08.04.17

STANDING AT ADIRONDACK REGIONAL AIRPORT, SCHUMER DOUBLES DOWN ON HIS EFFORT TO FIGHT HARMFUL CUTS TO ESSENTIAL AIR SERVICE PROGRAM; SENATOR SAYS FED FUNDING IS VITAL TO AIR SERVICE IN THE NORTH COUNTRY AND VOWS TO PREVENT HARMFUL CUTS FROM EVER TAKING-OFF

Admin Budget Seeks To Eliminate Funds That Are Critical To Air Service In Saranac Lake, Watertown, Massena, Ogdensburg And Many Other Airports

Schumer: Cuts To North Country’s Airports And Air Service Should Not Clear Senate Runway

U.S. Senate Minority Leader Charles E. Schumer today launched a major push to protect important air service in Upstate New York, especially at Saranac Lake, Watertown, Massena and Ogdensburg International Airports from proposed cuts by the Administration. The recently released Administration's FY2018 budget proposes eliminating the Essential Air Service (EAS) Program that provides support for small, rural airports across the country. Schumer highlighted that the EAS program is critical to supporting air service in a number of communities, including in Franklin and Essex counties. Schumer added that this cut is reckless, harmful to the economy, counter-productive and could deeply impact the ability of Adirondack Regional Airport and many other North Country airports to remain operational for commercial flights, undermining the local economy and forcing resident to drive hours to the next closest airport.

“Let me be clear: these proposed cuts are wrong-headed and reckless,” said Senator Schumer. “They would be devastating for the North Country’s airports like Adirondack Regional Airport. Communities across the region rely on this program and the service these airports provide. Residents deserve to enjoy convenient, reliable air service in their own communities. It creates jobs, energizes our economy, and improves quality of life. I will fight tooth and nail to stop that from happening. Our job is to support families and grow communities. This unnecessary cut would do just the opposite.”

Schumer pointed to Adirondack Regional Airport’s success utilizing the federal program. The EAS provides more than $1.8 million per year in critical support for Cape Air’s roundtrip flights between Saranac Lake and Boston. These flights depart three times a day from the airport and service countless passengers. Adirondack Regional Airport served 9,258 passengers each year. Schumer explained that many regional airports have worked to decrease reliance on the EAS program, but that eliminating the federal support in 2018 could wipe out the service completely, delivering a massive blow to the North Country’s economy.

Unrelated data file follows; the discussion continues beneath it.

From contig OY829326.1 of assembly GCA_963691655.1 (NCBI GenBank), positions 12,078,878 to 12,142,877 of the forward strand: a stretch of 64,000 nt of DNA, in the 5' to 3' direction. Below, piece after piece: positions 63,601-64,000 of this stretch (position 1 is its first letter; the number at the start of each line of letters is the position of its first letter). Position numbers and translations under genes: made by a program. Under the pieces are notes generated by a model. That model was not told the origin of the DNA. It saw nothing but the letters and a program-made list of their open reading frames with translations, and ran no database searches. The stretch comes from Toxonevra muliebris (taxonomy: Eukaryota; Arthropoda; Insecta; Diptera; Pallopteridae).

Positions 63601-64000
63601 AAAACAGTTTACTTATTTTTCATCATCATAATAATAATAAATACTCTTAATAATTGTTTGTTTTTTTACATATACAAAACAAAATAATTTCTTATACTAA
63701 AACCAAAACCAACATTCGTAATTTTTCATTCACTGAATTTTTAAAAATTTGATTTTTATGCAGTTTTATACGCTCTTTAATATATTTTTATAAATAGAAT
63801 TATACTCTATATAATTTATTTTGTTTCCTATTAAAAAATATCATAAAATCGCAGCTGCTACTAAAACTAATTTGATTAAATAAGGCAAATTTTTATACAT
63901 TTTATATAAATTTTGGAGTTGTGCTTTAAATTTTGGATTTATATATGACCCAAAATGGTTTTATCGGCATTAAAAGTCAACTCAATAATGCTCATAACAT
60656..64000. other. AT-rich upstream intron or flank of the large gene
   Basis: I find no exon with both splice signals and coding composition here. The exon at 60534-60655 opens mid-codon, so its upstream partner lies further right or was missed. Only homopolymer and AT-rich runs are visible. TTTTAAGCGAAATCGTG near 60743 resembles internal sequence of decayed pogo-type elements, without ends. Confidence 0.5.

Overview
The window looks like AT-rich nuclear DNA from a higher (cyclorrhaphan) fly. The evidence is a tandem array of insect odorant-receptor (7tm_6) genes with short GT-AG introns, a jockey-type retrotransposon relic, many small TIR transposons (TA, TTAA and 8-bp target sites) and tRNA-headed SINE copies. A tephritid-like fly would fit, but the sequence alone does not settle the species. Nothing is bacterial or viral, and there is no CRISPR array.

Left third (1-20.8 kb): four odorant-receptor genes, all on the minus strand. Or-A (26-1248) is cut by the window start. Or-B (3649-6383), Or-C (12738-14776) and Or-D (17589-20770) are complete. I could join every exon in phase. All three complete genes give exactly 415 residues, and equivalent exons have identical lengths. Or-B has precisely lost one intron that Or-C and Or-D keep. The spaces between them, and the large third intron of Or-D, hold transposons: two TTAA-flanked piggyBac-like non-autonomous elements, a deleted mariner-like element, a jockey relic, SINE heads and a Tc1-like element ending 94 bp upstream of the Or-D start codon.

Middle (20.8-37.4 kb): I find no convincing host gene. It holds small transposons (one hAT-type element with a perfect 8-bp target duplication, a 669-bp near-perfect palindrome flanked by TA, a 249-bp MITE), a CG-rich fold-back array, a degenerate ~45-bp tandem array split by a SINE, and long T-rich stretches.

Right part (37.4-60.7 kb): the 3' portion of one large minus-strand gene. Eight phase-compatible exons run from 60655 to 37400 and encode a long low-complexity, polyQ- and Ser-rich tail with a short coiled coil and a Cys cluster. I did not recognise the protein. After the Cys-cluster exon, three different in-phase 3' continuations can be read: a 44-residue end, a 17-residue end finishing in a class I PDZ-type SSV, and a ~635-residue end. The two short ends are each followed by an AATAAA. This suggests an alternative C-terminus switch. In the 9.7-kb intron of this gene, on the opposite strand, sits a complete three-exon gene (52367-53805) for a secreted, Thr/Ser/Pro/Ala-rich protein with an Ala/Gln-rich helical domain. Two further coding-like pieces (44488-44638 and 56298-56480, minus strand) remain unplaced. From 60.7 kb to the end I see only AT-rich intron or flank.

The threat is not limited to Adirondack Regional Airport, as EAS funding supports North Country Airports in Massena, Ogdensburg, Plattsburgh, and Saranac Lake/Lake Placid. Massena International Airport, which recently chose Boutique Air to provide service this year, served 10,554 passengers in 2016. Ogdensburg International Airport served about 8,233 passengers through its EAS contract with Cape Air last year. Plattsburgh served 13,432 passengers through its EAS contract. Without the options at these airports, North Country residents would be forced to drive hours to the next closest airport – sometimes up to a couple hundred miles away.

Schumer was joined by, Assemblyman Billy Jones, Barb Rice, the Chair of the Franklin County Legislature; Sue Matton, Vice President of the Plattsburgh- North Country Chamber of Commerce and local business and community leaders.

"The funding provided through the EAS program is incredibly important to small, rural airports such as the Adirondack Regional Airport. As the only airport offering commercial air service in the Adirondack Park it is an intrinsic part of the transportation infrastructure in the region.  The airport provides jobs, a means of access for second home owners, tele-commuters, and tourists resulting in a significant impact on the local economies.  Without EAS funding the future of this important regional asset would be in serious jeopardy,” said Barb Rice Chair of the Franklin County Legislature.

The EAS program was developed after the airline industry was deregulated in 1978. Deregulation gave airlines the freedom to decide which markets to serve and how much to charge for that service. This led to a scarcity of air service in many communities across the country where operating costs were higher and populations were smaller and less dense. The EAS program was put in to place to guarantee air service to these underserved communities. EAS ensures commuter airlines across the country serve approximately 140 rural communities, including six communities in Upstate New York: Watertown, Jamestown, Massena, Ogdensburg, Plattsburgh, and Saranac Lake/Lake Placid. Without EAS, there would likely be no scheduled air service to and from many of these airports, forcing residents to travel long distances to access air service and delivering a devastating blow to job creation efforts.

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